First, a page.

by Hugh Janes.
Adapted from the ghost stories of Charles Dickens.
The Jack Studio Theatre
Brockley Jack, 410 Brockley Road, London SE4 2JH to 3 January 2016.
Tues- Sat 7.45pm. No performances 13, 14, 20, 23-27 December & 1 January.
Runs 85mins No interval.
Review: William Russell 10 December.
An old dark house and ghosts – it’s Christmas!
No pantomime at the Jack as usual, but a splendid ghost story created by Hugh Janes from various Dickens short stories. In a decaying manor house, somewhere in Scotland judging by the accent of the owner, Lord Gray, a young book dealer from London, David Filde, has come to assess the contents of the library. He has been put in the bedroom which once belonged to the Lord’s father and naturally things go bump in the night, branches rattle against the window, an apparition appears trying to come in and a voice crying “Help me,” echoes around the room, as well as other beautifully conjured up manifestations.
It is classic horror stuff beautifully directed by Kate Bannister with a fine set by Karl Swinyard dripping cobwebs and decay with places for apparitions to use as means of getting on and off surprising the audience the while. It is all explained in the end – well almost explained. In ghost stories there is always doubt remaining.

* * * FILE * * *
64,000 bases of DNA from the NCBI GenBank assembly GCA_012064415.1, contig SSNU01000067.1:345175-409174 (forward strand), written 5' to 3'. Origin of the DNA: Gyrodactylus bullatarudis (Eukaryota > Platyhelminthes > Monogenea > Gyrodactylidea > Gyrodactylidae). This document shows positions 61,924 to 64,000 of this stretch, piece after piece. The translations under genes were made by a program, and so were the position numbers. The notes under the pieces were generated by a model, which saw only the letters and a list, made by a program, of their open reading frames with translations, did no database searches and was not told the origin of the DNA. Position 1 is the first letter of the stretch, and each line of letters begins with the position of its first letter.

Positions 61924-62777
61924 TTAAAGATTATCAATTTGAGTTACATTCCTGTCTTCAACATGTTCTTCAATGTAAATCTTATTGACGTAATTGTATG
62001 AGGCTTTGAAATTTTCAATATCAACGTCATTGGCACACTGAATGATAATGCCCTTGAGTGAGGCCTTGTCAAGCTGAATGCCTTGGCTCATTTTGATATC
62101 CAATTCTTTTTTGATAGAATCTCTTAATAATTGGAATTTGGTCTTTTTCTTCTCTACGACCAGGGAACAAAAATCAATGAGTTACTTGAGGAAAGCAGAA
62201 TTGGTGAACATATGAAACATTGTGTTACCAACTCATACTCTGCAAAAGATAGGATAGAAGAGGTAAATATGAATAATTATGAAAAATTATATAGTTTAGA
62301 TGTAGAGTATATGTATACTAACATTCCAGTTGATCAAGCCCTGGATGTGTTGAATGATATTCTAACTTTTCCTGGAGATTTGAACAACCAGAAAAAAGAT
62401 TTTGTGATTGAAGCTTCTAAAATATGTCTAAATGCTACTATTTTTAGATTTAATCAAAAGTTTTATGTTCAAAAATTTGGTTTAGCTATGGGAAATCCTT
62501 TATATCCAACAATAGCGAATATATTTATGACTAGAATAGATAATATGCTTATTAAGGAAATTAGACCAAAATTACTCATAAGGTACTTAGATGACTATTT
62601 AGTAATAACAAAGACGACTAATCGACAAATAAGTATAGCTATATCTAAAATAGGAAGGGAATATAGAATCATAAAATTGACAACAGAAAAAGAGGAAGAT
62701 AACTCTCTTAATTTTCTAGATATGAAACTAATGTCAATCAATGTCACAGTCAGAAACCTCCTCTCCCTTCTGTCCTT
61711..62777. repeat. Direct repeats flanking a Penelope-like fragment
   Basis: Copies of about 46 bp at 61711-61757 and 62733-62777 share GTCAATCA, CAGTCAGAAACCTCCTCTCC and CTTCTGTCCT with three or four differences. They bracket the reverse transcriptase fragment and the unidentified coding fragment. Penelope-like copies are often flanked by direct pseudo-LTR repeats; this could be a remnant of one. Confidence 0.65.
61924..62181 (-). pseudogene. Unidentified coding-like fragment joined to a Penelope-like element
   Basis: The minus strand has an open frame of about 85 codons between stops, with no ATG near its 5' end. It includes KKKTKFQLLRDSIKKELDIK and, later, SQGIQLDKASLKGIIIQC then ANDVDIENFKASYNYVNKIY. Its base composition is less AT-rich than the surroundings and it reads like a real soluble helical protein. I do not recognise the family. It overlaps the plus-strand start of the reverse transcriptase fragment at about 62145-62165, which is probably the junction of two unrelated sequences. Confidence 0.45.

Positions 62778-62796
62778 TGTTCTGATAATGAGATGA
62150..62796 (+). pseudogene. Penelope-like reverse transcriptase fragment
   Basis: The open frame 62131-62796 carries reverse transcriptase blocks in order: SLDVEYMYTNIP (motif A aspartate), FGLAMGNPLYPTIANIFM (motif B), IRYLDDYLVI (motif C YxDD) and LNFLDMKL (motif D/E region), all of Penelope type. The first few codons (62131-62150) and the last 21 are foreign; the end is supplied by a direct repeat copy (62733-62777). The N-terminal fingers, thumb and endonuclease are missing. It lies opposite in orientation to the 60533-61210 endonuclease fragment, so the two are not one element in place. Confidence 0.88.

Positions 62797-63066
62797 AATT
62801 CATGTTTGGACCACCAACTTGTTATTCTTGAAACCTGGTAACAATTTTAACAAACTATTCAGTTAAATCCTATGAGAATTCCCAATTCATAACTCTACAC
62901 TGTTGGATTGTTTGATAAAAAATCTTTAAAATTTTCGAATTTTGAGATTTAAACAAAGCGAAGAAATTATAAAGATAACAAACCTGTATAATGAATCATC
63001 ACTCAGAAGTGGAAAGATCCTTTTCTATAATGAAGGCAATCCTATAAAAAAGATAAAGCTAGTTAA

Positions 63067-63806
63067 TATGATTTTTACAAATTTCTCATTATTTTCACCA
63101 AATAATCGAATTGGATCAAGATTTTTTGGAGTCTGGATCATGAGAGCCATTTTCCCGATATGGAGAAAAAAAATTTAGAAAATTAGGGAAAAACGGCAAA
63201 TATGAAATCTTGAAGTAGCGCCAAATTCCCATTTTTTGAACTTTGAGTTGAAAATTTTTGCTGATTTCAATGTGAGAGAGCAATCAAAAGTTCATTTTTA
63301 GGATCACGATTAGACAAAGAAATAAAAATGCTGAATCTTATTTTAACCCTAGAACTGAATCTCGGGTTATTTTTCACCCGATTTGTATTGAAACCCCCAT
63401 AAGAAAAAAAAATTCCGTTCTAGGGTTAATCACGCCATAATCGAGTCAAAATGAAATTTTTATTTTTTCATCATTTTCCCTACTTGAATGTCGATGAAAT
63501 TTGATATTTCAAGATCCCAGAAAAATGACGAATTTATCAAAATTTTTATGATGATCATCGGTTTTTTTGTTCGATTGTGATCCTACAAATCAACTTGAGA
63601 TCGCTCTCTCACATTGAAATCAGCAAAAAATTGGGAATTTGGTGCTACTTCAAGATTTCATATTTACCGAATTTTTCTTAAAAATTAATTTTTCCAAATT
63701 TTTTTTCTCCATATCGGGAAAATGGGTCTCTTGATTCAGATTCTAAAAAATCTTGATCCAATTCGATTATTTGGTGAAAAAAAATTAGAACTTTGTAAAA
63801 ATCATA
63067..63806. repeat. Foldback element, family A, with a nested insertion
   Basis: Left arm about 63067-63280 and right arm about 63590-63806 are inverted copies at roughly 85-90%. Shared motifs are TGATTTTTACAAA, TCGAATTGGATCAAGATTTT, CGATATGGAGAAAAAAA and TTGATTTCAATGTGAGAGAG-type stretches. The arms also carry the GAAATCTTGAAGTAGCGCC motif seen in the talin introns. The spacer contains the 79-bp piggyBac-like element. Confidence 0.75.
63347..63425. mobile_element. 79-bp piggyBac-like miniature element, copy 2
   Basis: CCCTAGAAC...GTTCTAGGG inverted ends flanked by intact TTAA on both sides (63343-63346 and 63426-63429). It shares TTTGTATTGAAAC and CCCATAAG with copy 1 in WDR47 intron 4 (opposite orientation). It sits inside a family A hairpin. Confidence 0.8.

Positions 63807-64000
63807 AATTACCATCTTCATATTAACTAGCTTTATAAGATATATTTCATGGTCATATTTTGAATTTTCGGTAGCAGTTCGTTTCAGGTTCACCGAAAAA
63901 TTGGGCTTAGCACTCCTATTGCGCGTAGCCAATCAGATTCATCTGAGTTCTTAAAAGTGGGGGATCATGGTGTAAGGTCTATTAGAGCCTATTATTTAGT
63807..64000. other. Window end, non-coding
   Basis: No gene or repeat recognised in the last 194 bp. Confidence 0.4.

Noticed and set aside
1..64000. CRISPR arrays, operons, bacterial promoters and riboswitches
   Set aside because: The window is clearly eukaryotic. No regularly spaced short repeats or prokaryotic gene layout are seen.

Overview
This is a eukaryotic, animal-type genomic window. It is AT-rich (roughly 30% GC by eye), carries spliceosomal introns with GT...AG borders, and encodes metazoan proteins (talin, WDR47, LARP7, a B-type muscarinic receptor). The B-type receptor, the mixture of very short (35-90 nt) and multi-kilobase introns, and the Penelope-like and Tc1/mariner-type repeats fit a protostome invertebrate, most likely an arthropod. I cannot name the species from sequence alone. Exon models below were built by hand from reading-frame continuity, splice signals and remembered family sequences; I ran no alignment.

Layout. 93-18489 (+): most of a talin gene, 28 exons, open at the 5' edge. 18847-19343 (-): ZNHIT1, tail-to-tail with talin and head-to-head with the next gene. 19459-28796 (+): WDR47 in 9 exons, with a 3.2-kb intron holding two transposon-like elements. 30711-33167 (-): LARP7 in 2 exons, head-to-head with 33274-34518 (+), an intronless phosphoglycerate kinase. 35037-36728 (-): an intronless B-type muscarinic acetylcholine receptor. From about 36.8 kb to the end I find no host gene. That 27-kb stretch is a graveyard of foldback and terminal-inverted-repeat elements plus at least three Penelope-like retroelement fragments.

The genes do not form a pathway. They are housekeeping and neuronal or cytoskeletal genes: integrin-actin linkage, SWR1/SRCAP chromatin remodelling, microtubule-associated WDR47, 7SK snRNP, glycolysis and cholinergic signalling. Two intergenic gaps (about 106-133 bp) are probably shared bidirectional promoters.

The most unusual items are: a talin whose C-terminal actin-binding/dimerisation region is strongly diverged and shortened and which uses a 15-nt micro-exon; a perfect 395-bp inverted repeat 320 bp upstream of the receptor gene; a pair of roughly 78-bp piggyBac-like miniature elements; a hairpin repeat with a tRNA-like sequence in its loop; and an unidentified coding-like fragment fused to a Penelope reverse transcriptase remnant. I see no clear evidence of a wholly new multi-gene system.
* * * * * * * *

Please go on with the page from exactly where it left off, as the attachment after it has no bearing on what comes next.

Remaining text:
Robert Durbin suffers the agonies of the young man trapped overnight with things from beyond the grave in style and is, of course, not what he seems, as is Lord Gray. Jamie Laird, suitably enigmatic as the Lord, suggests Filde is making a lot of fuss about nothing and seems more anxious to get as much money for his father’s library as possible than believe what he is told. But it is clear he too has other things on his mind. Janes, an actor turned playwright, has given the players lots to go on and provided thrills and chills to run up and down the spine in plenty for the audience.
David Filde: Robert Durbin.
Lord Gray: Jamie Laird.
Mary: Julia Pagett.
Director: Kate Bannister.
Set Design: Karl Swinyard.
Lighting Design: William Ingham.
Sound Design: Philip Matejtschuk.